– It is quite refreshing to hear . the comments of Ministerial supporters upon the action of the honorable and learned member for Corinella, who is desirous of preventing a waste of time by the reconsideration of a. question which has already been finally settled by a majority. For the past three months the Ministry and their supporters have, by means of press interviews and speeches from the public platforms, been inviting the Opposition to a trial of strength. They have taunted their opponents with continually deferring this trial. But now that they are actually put on. their defence, it is they who cry, “ Give us until to-morrow.” A great deal has been said from the other side of the Chamber about the underground engineering, and the going back upon electoral pledges which has taken place on this side of the Chamber; but if honorable members refresh their memories by referring to Hansard, they will see that some of those who were once ardent supporters of the Deakin Administration, and are now sitting on this side of the House, have before this said clearly and distinctly that, when the opportunity offered, they would attempt to tone down several of the extreme proposals in the Bill. Reference has been made to the attitude of the members of the late Government in reference to this Bill. There are one or two of them against whom the charge of inconsistency cannot be made, but certainly the honorable member for Hume, for whom the present Ministerial supporters claim such wonderful consistency, is not one of them.

Mr Maloney:

– He has been a true protectionist all his life.

Mr KENNEDY:

– I am dealing with the attitude of the members of the late Government towards this Bill. The right honorable member for Balaclava has been consistent all his political life, and I believe would have shown his consistency in this matter had he been able to attend the sittings of the House. The honorable and learned member for Ballarat has also been notably consistent.

Sir William Lyne:

– Inconsistent.

Mr KENNEDY:

– No; consistent. On the occasion when the honorable member for Hume refused to support the Bill, the honorable and learned member for Ballarat stood loyally by its provisions, and I think he has proved, even to the satisfaction of the Ministry, and their supporters, that he has been consistent throughout. Whose fault is it if the fate of the Government hangs on the question now before the House? Their present position is due to their own voluntary act. I have no cognisance of any attempts to form combinations on this side to secure a majority against the Government, nor do I think that the honorable and learned member for Corinella, who has moved the amendment which is said to place the life of the Government in jeopardy, acted after consultation with either of the leaders on this side.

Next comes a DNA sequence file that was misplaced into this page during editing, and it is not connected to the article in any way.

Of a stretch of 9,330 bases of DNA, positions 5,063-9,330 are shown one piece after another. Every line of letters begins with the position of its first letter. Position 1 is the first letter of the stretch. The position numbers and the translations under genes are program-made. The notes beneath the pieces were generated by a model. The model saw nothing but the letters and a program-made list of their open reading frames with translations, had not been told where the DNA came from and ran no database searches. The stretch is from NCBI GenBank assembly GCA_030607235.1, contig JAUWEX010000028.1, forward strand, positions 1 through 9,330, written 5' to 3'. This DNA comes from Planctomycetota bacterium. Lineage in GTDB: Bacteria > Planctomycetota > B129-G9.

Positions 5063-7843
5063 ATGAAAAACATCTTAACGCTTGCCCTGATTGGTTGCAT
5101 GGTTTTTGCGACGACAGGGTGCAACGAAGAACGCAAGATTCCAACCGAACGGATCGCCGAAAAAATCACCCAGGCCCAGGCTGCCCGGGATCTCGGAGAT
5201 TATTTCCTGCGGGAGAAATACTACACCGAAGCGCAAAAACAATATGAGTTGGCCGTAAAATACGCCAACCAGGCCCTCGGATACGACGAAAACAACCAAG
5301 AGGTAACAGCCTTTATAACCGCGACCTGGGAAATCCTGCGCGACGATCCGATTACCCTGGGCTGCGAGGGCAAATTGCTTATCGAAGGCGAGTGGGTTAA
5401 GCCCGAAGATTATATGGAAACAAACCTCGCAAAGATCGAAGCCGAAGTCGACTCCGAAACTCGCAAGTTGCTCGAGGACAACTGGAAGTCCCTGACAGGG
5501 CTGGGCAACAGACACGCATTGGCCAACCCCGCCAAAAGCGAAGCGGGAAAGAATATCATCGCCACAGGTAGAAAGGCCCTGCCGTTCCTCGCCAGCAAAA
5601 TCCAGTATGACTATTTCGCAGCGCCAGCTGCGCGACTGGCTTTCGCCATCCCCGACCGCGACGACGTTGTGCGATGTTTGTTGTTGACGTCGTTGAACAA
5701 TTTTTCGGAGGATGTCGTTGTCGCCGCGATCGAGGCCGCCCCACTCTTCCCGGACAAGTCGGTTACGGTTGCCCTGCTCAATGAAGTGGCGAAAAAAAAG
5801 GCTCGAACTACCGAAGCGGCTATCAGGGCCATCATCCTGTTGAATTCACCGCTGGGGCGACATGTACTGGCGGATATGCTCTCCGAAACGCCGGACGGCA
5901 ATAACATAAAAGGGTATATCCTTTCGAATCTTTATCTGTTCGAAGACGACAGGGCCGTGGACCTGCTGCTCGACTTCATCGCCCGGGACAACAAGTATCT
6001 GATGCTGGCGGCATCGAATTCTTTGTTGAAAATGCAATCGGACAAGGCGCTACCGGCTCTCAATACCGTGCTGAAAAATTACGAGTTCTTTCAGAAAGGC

Mr Fisher:

– The honorable member will admit that the original proviso was not fully discussed.

Mr Kelly:

– It might have been discussed. It was printed and circulated a day before it was moved.

Mr KENNEDY:

– Reference to Hansard will show that a number of honorable members referred to it before the division was taken. In any case, the Government had control of the business, and are responsible if they allowed a division to be taken on a matter of vital importance before honorable members were thoroughly seized of the importance of the question. Moreover, why have they slept in regard to the matter for a month? Why have they not taken an earlier opportunity to try to convert a minority into a majority?

And why are they squealing now, like so many trapped rats?

Mr Maloney:

– The honorable member is a protectionist rat.

Mr KENNEDY:

– I take no exception to such a statement emanating from such a source. I am responsible for my utterances to the electors of Moira only, and if the honorable member has any fault to find with them, let him, when the dissolution occurs, oppose me at Moira.

Mr Maloney:

– The honorable mem ber will not have a walk-over.

Mr KENNEDY:

– I have enjoyed that privilege.

Mr Maloney:

– Not so often as I have clone.

Mr KENNEDY:

– I do not claim to be so notorious as is the honorable member, nor to possess his political virtues. Although the Ministry and their enthusiastic supporters have been looking for trouble, and asking for a fight, they are now, after a month of underground engineering and bridge-building, howling about the tactics of the Opposition, which is strictly parliamentary. Are we to believe that they did not know that the honorable and ‘ learned member for Corinella would stand staunchly in support of his provision? Was it likely that he would allow another fortnight of underground engineering to go on before acting in its defence? Surely we cannot attribute such guilelessness to honorable members opposite. We have been told that they obtained possession of the Treasury benches in an honorable way. T do not deny that. To some extent I admire the attitude which they have taken up. But now, although the numbers are against them, it looks as though dynamite would not remove their tentacles from the Treasury benches. Has any Ministry cried out more loudly than they have done to be challenged at the earliest opportunity.

Mr Tudor:

– We have not had an opportunity to discuss the position.

Mr KENNEDY:

– Honorable members opposite have had a full and free opportunity to discuss the situation, and to put the position from their stand-point.

Mr Tudor:

– Why do not some of the leaders of the Opposition speak? Why are they putting up “squibs”?

Mr KENNEDY: